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Unionizing Temps

September 2, 2000

The National Labor Relations Board is the Supreme Soviet of organized labor. Created by FDR to impose unions on the American workforce, its abolishment is long overdue. Instead, it is currently attempting to impose union membership on the very sector of the labor force that has appeal primarily because of its freedom from union influence.

This sector is the temp industry which, as a percentage of the workforce, doubled in size in the 1990s. In fact, it is not well known that the largest private employer in the U.S. is no longer General Motors, a title it relinquished in the early 1990s. The largest employer, hands down, is a Milwaukee-based temp agency that is called Manpower.

It's likely that either you have worked for Manpower or know someone who has. The increasing significance of temporary workers in our economy is directly related to the rise of workplace regulations and union shops, which represent costly intrusions to the workplace that hamper business productivity while expanding the state. The temp industry is a major reason why the economy has grown so much in the 1990s.

This intervention into the workplace means that employers have fewer options at their disposal when market conditions suggest a change in the make-up of its labor pool is in order. It rewards them for using capital-intensive production techniques when labor-intensive production might have been just as feasible. The loss in labor flexibility means that employers are less able to take advantage of profit opportunities that arise when market conditions call for increased production of goods. The loss in flexibility also means that employers are less able to scale back their workforces when reduced production is called for as well.

Such a situation benefits large firms because it increases the cost to smaller competitors. Indeed, it reduces the degree of competition and entrepreneurial activity in general because the regulatory framework is biased toward the big, established firms that can afford to comply with the costs.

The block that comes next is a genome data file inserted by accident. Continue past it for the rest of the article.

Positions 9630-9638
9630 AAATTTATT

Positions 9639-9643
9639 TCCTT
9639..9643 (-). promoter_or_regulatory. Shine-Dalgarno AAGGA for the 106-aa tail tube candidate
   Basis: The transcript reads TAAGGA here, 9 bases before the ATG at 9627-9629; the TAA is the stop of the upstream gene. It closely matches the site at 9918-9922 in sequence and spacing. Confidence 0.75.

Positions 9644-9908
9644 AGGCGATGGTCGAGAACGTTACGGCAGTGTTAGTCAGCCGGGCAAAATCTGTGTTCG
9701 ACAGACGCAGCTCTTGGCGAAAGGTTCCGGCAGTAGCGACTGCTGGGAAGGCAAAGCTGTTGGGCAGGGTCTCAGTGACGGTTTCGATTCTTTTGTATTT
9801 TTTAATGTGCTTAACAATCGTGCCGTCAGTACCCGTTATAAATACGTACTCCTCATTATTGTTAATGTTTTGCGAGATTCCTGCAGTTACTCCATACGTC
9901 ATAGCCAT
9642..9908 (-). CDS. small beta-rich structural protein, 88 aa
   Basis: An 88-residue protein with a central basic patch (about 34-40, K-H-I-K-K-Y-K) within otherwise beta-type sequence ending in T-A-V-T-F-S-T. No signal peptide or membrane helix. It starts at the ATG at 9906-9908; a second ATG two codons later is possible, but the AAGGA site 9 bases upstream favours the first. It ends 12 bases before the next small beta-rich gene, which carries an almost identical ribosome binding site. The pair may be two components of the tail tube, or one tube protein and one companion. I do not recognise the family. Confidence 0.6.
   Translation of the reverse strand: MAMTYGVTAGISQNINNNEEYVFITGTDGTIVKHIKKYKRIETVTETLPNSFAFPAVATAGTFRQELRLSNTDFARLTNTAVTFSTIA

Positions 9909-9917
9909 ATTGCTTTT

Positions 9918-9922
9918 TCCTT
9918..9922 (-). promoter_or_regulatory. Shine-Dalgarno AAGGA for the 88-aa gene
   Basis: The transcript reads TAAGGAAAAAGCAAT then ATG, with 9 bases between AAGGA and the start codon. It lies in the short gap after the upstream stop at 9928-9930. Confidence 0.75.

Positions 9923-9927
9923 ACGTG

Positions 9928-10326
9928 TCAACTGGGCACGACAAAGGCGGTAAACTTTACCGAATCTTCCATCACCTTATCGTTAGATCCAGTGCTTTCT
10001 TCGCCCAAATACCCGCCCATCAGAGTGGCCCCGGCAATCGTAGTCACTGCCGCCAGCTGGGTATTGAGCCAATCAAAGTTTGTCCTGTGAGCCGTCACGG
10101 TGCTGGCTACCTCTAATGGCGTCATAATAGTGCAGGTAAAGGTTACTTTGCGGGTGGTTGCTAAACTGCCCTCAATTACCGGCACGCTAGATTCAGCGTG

That is why understanding temp agencies is crucial to understanding the economic growth of the 1990s, a decade that began with massive regulatory legislation during the Bush Administration, especially in the form of the Civil Rights Act of 1990 and the Americans with Disabilities Act. Employers were able to opt out of complying with these pieces of regulation, to the extent that they affected the size and composition of their labor pools, by hiring temp workers. Firms that needed to reduce production simply give the temp workers back to firms like Manpower. These workers' labor resources are then employed at other firms that demand it, improving economic efficiency and labor flexibility.

These employers didn’t have to worry about potential lawsuits if the worker proved to be a poor one and needed to be dismissed. After all, the employee was actually employed by the temp agency, so if he didn’t work out, he could be dismissed by the firm, for whatever reason. Imagine that!

The unions, and their cronies at the NLRB, have been doing more than imagining this phenomenon. They witness it, up close and personal, often in their own workplaces. And they don’t like it.

The ability to fire non-productive workers at will may be a boom to firms competing in global markets, and it may be a boom to consumers who have access to more products at lower prices, but it is a bust to union workers. The existence of mobile, low-cost labor gaining access to the unionized segment of the labor force threatens the very future of organized labor.